Trump not keen to limit Saudi arms sales amid Khashoggi probe

US President Donald Trump says he wants answers from Saudi Arabia on the disappearance of Jamal Khashoggi, but is not yet willing to impose sanctions on arms sales to Riyadh

US President Donald Trump said Thursday he was not yet prepared to limit arms sales to Saudi Arabia over the disappearance of journalist Jamal Khashoggi, though he reiterated he wants answers about his fate.

Last year, the United States and Saudi Arabia signed an arms deal under which the kingdom would purchase $110 billion in weapons.

Khashoggi, a contributor to The Washington Post, vanished more than a week ago during a visit to the Saudi consulate in Istanbul. Turkish government sources say he was murdered there, a claim Riyadh denies.

Trump said he could not justify sacrificing jobs and income generated by the arms deal.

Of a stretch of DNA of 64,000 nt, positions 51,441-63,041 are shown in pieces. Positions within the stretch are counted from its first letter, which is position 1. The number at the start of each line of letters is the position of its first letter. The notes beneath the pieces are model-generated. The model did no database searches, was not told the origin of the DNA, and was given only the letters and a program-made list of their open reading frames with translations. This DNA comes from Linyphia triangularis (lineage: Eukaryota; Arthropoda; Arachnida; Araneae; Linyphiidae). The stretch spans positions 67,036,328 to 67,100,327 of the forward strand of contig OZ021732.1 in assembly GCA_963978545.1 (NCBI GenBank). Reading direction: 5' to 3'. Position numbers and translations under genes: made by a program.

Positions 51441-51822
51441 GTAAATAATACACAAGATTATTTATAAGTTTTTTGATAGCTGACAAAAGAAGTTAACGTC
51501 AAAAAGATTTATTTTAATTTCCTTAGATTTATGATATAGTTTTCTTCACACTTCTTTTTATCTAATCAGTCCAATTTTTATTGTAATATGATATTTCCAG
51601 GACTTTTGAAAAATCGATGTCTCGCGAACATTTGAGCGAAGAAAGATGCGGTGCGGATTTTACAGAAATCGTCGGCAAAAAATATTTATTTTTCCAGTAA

"That would not be acceptable," Trump said in the Oval Office. "They are spending $110 billion on military equipment and on things that create jobs, like jobs and others for this country."

"They're going to take that money and spend it in Russia or China or someplace else. I think there are other ways. If it turns out to be as bad as it might be, there are certainly other ways of handling the situation."

Trump again expressed concern about Khashoggi's situation.

"We don't like it," he told reporters. "We don't like it even a little bit."

Earlier, he told Fox News: "It is a terrible, terrible precedent. We can't let it happen. And we're being very tough and we have investigators over there."

Khashoggi has criticized Crown Prince Mohammed bin Salman in his writings.

The Post has reported that Prince Mohammed ordered an operation to "lure" the journalist back home -- an operation that may have gone wrong in Istanbul.